“So what exactly are we planning on doing?” I questioned my friends while on a crowded bus in Budapest, Hungary. All I was told was that we would be spelunking, but honestly who really knows what spelunking is? Endless questions rattled my mind. Would I need to do some warm-up stretches? Should have I brought a snorkel? Possibly a change of underwear? Well luckily I did not need any of the above. As it turns out, spelunking is cave diving, or cave exploring. Basically, you meander through a system of tunnels underground. On a side note, if you manage to lose the tour guide, you’re basically stuck until they find you. So as Stiv, our expert spelunker, was explaining all of this to us, I suddenly became aware of my claustrophobia. How bad could it be? Little did I know of what was to about to come…
Stiv led us all to the entrance of the cave, informing us on all of the scientific facts about caves and how they’re formed. Then we came to our first trial. We had to climb down a rusty ladder about 20 feet in order to get to where we would actually begin to explore. My fear of heights mixed with my sudden claustrophobia tightened my joints to the point where I had to mentally yell, “Alright, you CAN do this! Just go!” And with one last audible gulp, I gripped onto the ladder for my life and began the decent. I breathed a sigh of relief once reaching the bottom but what I should have known was that the ladder was going to be the easiest part of the entire exploration.
The continuous physical demands began right away, as we had to scale our way down further below the earth’s surface. The temperature was much warmer than the 20 degrees it was outside. The path continued to narrow and the ceiling continued to shrink down on us. Before much further, we were crawling on our arms and knees. Not much longer after that we had to army crawl and push ourselves through tiny spaces that sent anxiety through the room. The faces that I was making to express my anxiety, frustration and pain would have been great selfie material. But, however nervous I got whenever the spaces grew smaller, I felt a stronger rush whenever one of the tiny crawl spaces led us into a huge cavernous room.
After waiting for everyone to join us, Stiv began to explain to us how this room was called the, “Theatre.” Apparently some other spelunkers had decided to host a Christmas concert in the Theatre. They managed to bring down instruments as large as a bass into the cave; I’m still trying to understand how they were able to do that… Stiv’s voice echoed, the shuffling of feet, and every breath echoed off of the walls of the Theatre and came right back to us. The Christmas concert must have sound like three different orchestras mimicking each other. He asked us to sing a song in order to imagine what the concert sounded like. The group was torn between Miley Cyrus’ “Wrecking Ball,” or “Twinkle Twinkle Little Star.” Luckily for Stiv and anyone else who might have heard, we chose, “Twinkle Twinkle Little Star.” It sounded like there was a completely different group on the other side of the room singing back to us.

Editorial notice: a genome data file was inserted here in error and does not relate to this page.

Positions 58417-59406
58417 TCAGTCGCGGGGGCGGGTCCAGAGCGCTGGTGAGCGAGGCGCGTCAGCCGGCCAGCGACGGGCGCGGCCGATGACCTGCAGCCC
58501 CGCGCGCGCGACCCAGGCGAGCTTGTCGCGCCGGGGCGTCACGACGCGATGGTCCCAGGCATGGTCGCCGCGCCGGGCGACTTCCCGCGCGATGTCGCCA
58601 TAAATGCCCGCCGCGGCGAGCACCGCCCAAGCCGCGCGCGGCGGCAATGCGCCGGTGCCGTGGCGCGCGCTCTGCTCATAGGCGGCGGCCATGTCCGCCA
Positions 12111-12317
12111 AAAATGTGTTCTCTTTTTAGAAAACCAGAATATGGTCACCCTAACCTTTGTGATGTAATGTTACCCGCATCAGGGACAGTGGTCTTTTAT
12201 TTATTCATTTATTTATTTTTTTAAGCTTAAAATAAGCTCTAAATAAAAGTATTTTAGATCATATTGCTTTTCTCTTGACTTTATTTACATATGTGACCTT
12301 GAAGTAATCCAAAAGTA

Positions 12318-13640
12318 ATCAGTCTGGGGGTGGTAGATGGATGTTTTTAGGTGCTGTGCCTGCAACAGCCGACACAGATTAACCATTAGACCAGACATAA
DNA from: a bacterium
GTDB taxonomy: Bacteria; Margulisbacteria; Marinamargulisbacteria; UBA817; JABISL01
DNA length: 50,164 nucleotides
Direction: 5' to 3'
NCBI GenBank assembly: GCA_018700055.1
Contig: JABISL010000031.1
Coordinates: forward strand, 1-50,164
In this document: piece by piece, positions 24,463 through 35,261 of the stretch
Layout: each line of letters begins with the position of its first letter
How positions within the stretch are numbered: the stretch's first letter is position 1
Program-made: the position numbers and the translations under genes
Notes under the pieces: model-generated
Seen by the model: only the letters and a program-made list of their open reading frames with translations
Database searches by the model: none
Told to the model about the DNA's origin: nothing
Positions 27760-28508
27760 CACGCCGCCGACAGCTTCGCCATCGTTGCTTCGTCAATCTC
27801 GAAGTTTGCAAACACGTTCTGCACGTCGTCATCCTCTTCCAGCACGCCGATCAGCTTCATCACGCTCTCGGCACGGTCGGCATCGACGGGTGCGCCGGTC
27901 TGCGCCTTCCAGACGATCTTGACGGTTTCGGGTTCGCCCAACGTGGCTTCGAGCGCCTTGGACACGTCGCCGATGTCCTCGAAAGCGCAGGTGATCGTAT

Stiv told us that unlike some other caves, like the ones in Australia or New Zealand, there was no natural light in this cave. He sat us down in a circle and told us to turn off the lights mounted on helmets. As the last girl switched off her light, blackness engulfed the world around us. I held my hand in front of my face as a test and failed miserably. There was no possible way to see. After some time in the dark, Stiv asked us if we wanted to continue. Personally, I didn’t feel like spending the rest of my trip in that cave without my sight. So we turned on our helmet lights and continued through the tour.
The path away from the Theatre was much easier till we reached the, “Birth Canal.” Stiv began to describe the reason behind this part’s strange name. He said, “ It will feel like you are trying to climb back up the mother’s birth canal.” When in Budapest, right? And it was the only way to get out. We had to lie on our backs and push off of the wall in order to make our way up the Birth Canal. After waiting for each person to make the ascent, it was eventually my turn. I’m not exactly sure if I would describe it as climbing back up the Birth Canal, but it was definitely a hard effort on my part. Once everyone made it up, we continued on our way.
Before we knew it, we were back at the dreaded ladder. The climb up was much easier than the climb down, but it still made me nervous. Throughout a large part of the tour I felt very anxious, but I managed to calm myself down and get through even the tiniest places. Even though I was nervous, after every crawl space, I felt a huge rush of adrenaline. I had so much fun squeezing myself through the path or even climbing up the birth canal. Now that I know what it is, spelunking is exciting and a really unique opportunity that made my trip that much better.